Mr Cameron is due to speak to Mr Obama at the weekend over the issue. Among the President's criticisms of BP was his suggestion that chief executive Tony Hayward would have been axed if he had been working for him. BP said its latest effort to capture oil from the leak with a cap was now collecting about 15,000 barrels a day.
Make no mistake: this may indeed be the conflict that finally finishes off the hoary notion of a US-UK "special relationship." I think that the recent record of trying to get with America speaks for itself--fiascos in Afghanistan and Iraq as well as the subprime implosion borne of neoliberal ideology. Certainly, Nick Clegg thinks the "special relationship" is hogwash. If he listens more to the right-of-centre British press, David Cameron will soon be taking the fight to Obama as well. It lends that bit of frisson to the upcoming England vs United States World Cup match, no? In honour of the Americans, let's call it BP Bowl I.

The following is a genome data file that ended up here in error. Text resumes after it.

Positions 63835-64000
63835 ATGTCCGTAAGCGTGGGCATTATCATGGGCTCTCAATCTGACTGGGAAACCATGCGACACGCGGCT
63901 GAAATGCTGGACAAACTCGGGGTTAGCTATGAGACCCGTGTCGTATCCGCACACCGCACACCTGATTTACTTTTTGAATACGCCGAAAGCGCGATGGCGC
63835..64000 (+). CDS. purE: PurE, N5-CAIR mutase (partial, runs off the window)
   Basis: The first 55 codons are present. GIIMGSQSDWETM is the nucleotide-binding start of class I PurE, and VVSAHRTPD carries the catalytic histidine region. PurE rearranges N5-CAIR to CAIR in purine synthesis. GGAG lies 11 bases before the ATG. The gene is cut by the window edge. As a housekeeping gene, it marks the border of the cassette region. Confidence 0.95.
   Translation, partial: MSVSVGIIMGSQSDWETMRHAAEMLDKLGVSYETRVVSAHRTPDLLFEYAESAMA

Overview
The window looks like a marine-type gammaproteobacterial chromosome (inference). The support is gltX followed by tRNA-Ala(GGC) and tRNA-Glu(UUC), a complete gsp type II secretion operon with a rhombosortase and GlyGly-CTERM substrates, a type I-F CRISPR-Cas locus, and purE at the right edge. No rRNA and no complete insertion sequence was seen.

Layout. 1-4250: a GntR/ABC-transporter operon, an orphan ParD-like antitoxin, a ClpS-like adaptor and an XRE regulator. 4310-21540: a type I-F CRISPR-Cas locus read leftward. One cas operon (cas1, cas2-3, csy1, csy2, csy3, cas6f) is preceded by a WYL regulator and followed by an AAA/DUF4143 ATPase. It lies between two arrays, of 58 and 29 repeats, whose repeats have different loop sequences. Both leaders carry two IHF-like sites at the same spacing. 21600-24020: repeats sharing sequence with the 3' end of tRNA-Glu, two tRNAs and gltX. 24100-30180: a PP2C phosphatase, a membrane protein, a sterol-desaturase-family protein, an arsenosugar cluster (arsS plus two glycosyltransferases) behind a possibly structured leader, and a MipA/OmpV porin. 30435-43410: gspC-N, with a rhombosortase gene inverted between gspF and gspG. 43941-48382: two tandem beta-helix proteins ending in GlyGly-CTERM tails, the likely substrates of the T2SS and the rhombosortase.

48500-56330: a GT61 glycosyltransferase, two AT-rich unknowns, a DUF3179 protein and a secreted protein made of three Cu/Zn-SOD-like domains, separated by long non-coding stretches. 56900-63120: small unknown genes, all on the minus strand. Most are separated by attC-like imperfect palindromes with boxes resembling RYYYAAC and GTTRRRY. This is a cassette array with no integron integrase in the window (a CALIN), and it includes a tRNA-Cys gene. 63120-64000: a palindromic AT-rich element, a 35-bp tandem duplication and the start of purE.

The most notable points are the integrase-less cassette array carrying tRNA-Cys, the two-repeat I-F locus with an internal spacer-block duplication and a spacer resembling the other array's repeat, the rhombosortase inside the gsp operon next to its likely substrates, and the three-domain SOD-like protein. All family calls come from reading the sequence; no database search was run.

PS: An unidentified wiseacre sent me an invitation to join the "Boycott BP" Facebook page. You needn't ask me to boycott BP for I already do in the sense that I travel via BMW: bus, metro rail (subway), walk. If I can get to my destination in under 30 minutes of walking, I do. Having lived in the US for some time and seen the bulbous girth of your typical Americans firsthand, let me just say their environmentally damaging and unhealthy ways are not for me. In the end, BP is in America because its services are indispensable to their way of life.
UPDATE: See my update on what happened during BP Bowl I and recent evolutions in the US-UK political row over BP.